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Social Studies Curriculum Social Studies - World History
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(Ca. 1750 C.E.-1914 C.E.)

The era between 1750 and 1914 was filled with scientific, industrial, intellectual, cultural, technological, and political revolutions. The Industrial Revolution raised the standard of living for many, but also expanded inequalities between and within nations. New ideas about the role of government and national identities led to political innovation, with revolutions and independence movements occurring in North America, Latin America, and France. Elsewhere, earlier trends in colonization continued and intensified, with colonial empires integrating nearly all societies. Human migration occurred on a massive scale as demographic trends shifted, slavery declined, and industrialized centers demanded workers.

Possible Guiding Questions to Consider:

  • How did political events and philosophies in Great Britain influence later revolutions around the world?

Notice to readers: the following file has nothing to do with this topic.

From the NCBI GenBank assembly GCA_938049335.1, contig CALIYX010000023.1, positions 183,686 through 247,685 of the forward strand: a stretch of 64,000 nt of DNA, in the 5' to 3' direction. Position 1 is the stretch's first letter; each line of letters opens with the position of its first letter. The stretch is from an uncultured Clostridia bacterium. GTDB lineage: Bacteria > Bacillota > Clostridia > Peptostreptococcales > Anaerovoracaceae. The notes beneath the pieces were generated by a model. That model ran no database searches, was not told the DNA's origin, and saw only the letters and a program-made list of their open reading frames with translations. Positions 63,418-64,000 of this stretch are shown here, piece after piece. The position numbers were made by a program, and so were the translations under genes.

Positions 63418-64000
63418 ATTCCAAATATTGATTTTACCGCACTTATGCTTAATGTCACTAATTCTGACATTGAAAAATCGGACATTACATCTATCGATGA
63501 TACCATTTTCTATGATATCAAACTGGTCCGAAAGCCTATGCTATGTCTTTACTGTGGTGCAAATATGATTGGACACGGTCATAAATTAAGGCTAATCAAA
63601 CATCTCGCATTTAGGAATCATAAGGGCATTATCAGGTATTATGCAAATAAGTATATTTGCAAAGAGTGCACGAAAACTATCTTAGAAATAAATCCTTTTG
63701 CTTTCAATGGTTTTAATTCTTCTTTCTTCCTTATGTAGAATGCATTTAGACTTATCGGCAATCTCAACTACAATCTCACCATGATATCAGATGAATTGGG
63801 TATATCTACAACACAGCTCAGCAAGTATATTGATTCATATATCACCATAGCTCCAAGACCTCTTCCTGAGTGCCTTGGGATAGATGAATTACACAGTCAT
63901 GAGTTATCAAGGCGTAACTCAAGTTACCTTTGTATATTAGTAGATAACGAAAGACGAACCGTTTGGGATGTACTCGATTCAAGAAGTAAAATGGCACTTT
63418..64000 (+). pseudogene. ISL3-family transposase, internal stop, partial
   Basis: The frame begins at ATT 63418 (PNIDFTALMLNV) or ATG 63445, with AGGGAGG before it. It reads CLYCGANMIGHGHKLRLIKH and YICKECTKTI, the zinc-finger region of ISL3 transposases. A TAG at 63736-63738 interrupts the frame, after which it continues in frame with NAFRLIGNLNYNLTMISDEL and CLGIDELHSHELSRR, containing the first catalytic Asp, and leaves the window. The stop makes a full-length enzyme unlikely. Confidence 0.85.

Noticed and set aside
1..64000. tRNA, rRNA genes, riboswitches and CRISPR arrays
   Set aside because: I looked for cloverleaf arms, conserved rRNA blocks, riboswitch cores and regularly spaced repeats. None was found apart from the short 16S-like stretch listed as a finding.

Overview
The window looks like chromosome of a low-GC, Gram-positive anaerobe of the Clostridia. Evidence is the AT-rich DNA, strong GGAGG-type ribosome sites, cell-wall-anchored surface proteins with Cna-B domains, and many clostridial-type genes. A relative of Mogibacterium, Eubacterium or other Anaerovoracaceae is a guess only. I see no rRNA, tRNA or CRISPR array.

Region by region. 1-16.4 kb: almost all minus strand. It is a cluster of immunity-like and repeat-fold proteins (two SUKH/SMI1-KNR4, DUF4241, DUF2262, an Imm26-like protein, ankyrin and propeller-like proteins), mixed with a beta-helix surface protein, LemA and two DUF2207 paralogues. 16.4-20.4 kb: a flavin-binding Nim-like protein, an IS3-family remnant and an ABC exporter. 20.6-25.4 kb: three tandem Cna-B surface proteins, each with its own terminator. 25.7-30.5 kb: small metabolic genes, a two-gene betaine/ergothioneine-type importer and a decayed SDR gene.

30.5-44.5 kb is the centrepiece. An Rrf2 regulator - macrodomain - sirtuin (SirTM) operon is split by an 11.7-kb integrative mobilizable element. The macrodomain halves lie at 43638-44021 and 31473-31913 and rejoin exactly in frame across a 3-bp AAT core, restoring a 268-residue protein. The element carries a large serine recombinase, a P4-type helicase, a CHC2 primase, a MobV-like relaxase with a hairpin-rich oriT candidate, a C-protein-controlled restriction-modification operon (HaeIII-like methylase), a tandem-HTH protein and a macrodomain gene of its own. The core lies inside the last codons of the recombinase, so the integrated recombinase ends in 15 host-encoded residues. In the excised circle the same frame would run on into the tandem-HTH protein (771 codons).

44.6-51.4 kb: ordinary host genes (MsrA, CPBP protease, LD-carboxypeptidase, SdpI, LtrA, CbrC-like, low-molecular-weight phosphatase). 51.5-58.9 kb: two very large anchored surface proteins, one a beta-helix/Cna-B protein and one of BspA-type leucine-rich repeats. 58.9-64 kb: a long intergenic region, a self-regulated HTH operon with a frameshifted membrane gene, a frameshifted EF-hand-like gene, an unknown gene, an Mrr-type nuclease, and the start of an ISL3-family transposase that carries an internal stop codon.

• How did independence movements in Latin America compare with that of the United States?
  • How did the independence movements and/or revolutions in the United States, Haiti, and France influence subsequent revolutions?
  • What is the difference between a political revolution, a social revolution, and an independence movement?
  • What are the global costs and benefits of the Industrial Revolution?
  • Were there cause-and-effect relationships between industrialization and imperialism?
  • What were the major "push" and "pull" factors that created global patterns in emigration and immigration?
  • What arguments were used to justify imperialism?

UEN logo - in partnership with Utah State Board of Education (USBE) and Utah System of Higher Education (USHE).  Send questions or comments to USBE Specialist - Robert  Austin and see the Social Studies website. For general questions about Utah's Core Standards contact the Director - Jennifer  Throndsen.

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